Slaves to the music


The Mirror reporter

Korean Pop, or Kpop, is a multi-billion dollar industry that most people in the US don’t know exists. If they do, they think of the shiny, glitz, and glam of BTS performing at the Billboards or the YouTube hit Gangnam Style. But there is a dark side.

Every year over 100 groups and soloists debut, but only a handful become famous. The ones who don’t make it are often treated unfairly. They may be trapped in their contracts, even if they don’t release a second album.

These contracts can last up to seven long years with strict dieting, no dating clauses, plastic surgery, and few days off.

Seven years seems like a long time but there used to not be a limit on years. The group TVXQ had a contract for 13 years. When three of the five members wanted to leave they had to sue the company they were under, SM Entertainment. They won their lawsuit and in the aftermath, the Fair Trade Commission put a seven-year cap on contract length.

Dieting is one of the biggest issues in Kpop. Idols have to be within a certain weight and that weight isn’t always healthy. Some diets are a normal healthy diet, but others push the limit on low food intake.

IU debuted when she was 15 with Kakao M Entertainment. Her diet has become famous with fans of Kpop. For breakfast she would eat one apple, 95 calories, for lunch she would eat one or two sweet potatoes, 114 or 228 calories, and for dinner, she would drink a protein shake, about 262 calories.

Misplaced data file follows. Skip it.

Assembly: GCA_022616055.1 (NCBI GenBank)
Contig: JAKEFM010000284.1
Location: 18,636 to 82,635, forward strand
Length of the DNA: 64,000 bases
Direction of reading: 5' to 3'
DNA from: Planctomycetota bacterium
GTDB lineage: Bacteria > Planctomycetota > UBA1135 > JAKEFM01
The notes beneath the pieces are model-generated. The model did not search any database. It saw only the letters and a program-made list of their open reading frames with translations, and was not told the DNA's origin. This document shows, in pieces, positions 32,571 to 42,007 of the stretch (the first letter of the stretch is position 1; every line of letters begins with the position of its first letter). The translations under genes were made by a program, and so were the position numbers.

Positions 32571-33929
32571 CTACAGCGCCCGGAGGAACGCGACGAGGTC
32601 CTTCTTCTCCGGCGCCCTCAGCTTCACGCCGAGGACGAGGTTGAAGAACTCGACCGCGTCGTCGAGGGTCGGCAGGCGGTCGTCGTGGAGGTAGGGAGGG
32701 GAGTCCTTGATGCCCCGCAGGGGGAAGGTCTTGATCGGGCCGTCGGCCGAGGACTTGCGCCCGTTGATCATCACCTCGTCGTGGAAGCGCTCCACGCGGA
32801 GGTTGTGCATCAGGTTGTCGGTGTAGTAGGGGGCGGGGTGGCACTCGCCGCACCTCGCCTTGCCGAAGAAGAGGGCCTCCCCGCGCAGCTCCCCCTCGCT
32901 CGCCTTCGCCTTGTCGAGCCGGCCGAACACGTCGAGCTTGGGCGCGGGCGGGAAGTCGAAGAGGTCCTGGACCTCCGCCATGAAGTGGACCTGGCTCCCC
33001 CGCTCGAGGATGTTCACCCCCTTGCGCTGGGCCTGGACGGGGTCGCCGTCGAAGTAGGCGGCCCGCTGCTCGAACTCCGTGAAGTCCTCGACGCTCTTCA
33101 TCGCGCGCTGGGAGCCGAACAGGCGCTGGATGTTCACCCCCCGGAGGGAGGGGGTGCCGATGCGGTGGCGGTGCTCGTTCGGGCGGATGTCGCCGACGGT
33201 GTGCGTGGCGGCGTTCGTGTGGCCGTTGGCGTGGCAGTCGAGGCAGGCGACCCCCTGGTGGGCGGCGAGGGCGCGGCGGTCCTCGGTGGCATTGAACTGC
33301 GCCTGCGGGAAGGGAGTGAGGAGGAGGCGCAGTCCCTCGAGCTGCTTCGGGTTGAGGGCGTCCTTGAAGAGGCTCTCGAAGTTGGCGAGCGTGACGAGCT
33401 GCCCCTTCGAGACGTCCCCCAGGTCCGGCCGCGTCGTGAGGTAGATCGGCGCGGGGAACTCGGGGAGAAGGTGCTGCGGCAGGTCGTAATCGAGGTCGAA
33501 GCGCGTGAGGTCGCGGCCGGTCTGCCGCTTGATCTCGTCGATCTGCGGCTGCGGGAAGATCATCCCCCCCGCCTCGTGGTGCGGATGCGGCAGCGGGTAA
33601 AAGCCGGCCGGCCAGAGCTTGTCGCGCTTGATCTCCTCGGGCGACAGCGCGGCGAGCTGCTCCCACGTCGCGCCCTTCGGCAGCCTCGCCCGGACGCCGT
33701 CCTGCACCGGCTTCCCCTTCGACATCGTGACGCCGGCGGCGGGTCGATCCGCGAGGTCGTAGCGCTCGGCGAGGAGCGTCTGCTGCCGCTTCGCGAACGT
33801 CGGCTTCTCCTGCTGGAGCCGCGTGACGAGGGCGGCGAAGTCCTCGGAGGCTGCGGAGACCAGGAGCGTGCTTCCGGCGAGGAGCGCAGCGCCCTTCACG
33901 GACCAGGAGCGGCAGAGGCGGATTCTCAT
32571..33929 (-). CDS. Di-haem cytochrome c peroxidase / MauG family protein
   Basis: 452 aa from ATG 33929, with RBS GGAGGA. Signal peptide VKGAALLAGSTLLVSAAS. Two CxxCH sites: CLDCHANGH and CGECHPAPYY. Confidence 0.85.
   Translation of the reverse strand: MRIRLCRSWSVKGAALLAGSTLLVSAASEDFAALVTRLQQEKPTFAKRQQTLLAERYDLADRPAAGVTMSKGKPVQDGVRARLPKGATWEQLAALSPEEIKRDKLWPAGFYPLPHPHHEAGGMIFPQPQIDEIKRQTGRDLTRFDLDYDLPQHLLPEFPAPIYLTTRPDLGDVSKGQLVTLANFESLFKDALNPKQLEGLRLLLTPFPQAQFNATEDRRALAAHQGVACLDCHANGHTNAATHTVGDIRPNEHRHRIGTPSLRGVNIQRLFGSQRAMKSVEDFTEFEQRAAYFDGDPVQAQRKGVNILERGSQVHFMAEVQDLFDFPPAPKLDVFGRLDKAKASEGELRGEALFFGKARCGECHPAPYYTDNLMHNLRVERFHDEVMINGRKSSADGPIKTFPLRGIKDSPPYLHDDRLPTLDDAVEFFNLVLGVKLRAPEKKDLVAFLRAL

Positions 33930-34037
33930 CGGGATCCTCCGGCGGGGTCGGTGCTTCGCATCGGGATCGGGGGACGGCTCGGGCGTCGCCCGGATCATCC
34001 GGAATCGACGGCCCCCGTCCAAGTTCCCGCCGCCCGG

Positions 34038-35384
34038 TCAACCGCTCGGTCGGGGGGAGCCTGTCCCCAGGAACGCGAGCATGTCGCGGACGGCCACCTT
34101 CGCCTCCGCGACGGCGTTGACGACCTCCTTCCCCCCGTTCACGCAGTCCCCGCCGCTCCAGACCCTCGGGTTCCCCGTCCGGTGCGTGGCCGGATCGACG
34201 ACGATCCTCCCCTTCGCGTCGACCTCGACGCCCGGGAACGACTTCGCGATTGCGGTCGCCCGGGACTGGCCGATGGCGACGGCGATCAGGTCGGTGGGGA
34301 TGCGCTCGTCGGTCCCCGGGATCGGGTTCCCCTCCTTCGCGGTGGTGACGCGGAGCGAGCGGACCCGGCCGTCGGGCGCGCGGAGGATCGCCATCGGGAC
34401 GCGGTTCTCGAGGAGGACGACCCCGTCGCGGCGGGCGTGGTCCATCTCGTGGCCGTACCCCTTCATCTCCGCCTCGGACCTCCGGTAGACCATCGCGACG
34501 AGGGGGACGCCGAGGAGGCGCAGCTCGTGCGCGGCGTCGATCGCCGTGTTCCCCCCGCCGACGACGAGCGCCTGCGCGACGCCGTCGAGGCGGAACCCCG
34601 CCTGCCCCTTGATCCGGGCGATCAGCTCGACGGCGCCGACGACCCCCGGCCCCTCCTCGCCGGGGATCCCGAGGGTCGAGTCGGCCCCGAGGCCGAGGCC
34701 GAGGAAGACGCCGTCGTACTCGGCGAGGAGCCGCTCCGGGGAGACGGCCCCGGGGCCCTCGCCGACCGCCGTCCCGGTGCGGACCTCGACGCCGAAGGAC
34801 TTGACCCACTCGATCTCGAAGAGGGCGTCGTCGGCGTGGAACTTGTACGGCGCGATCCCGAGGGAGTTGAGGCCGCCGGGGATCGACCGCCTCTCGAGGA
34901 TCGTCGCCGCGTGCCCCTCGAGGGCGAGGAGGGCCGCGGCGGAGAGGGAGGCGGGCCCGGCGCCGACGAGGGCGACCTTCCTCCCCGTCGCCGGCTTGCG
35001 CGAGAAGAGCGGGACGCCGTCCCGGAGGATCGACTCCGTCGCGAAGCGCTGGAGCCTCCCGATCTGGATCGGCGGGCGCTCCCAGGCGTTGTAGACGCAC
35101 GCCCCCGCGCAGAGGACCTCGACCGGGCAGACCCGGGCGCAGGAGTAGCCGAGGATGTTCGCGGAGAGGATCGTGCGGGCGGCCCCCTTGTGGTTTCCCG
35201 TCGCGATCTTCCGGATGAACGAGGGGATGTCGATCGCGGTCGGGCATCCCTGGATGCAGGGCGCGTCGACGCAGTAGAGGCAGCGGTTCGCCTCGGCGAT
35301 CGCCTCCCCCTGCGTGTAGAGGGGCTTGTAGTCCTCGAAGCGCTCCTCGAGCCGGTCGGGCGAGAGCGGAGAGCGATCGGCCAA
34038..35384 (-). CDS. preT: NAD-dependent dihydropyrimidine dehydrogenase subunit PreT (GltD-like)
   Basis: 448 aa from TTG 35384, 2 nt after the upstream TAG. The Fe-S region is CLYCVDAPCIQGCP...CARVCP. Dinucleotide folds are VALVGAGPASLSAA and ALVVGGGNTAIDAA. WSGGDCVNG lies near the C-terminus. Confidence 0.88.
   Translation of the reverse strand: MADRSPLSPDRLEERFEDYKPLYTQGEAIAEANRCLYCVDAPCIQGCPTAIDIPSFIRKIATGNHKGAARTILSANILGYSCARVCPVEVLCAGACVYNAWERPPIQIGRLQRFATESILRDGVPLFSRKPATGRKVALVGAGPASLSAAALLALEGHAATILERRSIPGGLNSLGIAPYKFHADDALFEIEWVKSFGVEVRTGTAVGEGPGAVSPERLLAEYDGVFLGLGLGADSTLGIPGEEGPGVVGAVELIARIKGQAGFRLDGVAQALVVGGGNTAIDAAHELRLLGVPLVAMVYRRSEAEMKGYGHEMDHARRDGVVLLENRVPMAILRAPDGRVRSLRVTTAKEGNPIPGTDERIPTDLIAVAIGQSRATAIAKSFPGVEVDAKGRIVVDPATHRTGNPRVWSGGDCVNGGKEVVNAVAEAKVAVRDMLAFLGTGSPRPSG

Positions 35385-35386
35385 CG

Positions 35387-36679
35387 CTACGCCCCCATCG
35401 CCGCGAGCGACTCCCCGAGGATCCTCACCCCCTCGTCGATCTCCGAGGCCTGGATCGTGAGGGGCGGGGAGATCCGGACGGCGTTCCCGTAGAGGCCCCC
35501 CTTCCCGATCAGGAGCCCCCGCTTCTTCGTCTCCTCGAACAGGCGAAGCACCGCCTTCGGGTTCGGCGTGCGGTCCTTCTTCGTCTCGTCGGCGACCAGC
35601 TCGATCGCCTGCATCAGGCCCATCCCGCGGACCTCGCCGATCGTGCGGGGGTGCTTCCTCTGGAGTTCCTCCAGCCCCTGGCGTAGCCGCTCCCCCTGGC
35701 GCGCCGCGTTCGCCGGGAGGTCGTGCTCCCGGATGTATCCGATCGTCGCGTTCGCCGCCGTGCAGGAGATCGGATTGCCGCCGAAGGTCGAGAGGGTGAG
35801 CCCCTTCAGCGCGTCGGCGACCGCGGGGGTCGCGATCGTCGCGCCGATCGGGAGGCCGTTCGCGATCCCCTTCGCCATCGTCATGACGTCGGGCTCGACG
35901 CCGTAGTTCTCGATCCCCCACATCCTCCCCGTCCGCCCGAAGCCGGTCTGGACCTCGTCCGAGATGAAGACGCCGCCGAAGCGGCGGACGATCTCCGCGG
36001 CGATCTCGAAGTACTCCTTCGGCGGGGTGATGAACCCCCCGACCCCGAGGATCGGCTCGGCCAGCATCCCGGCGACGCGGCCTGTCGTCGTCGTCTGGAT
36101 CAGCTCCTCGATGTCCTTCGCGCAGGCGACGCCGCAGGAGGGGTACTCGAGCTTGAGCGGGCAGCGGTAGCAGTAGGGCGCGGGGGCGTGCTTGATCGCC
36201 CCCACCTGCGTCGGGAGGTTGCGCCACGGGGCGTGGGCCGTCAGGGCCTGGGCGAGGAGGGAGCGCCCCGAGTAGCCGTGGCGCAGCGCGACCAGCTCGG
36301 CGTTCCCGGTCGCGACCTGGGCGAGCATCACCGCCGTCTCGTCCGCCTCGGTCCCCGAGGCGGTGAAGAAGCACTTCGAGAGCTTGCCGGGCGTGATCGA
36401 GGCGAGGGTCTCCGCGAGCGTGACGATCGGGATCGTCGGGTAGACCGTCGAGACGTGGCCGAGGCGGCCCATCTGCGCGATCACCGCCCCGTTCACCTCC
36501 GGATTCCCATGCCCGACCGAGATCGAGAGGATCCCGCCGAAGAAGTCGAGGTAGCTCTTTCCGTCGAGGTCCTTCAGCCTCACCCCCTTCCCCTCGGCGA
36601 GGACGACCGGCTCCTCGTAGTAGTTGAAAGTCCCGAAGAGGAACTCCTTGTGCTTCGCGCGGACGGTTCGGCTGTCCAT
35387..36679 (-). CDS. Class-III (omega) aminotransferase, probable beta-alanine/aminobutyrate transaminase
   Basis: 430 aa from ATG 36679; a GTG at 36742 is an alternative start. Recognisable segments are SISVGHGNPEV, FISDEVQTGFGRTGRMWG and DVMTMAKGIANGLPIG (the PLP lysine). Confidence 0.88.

An adult woman should eat 2,000 calories per day. IU was eating less than 600. Her Body Mass Index (BMI) is around 17; underweight is anything lower than 18.5.

Other idols take dieting even farther, like Jimin of BTS. He would only eat one meal a day for 10 days. It was also said that he would pass out during practice.

Some companies won’t even allow their idols to date. They say it would take away from a fan’s experience. In America, if a celebrity is dating, it’s called the hot gossip. People in America like when celebrities date, but Korea sees it differently.

Recently two idols under Cube Entertainment contracts were terminated. Hyuna, a soloist, and E’Dawn, a member of the boy group Pentagon, announced in August they had been dating for two years. The statement given by Cube was that they could no longer trust the idols and that is why they had to leave the company.

I feel idols have to speak up for themselves against their companies. They also need to read their contract carefully and think if they really want to sign it.

I really like Kpop, the music is good, the vocals are amazing, and the videos are awesome visuals. But I also recognize there is a problem with how the industry is run.

If you are a fan, don’t get upset if an idol is looking tired or couldn’t hit that note during a live performance. They are under enormous pressure from fans, their companies, but also from themselves.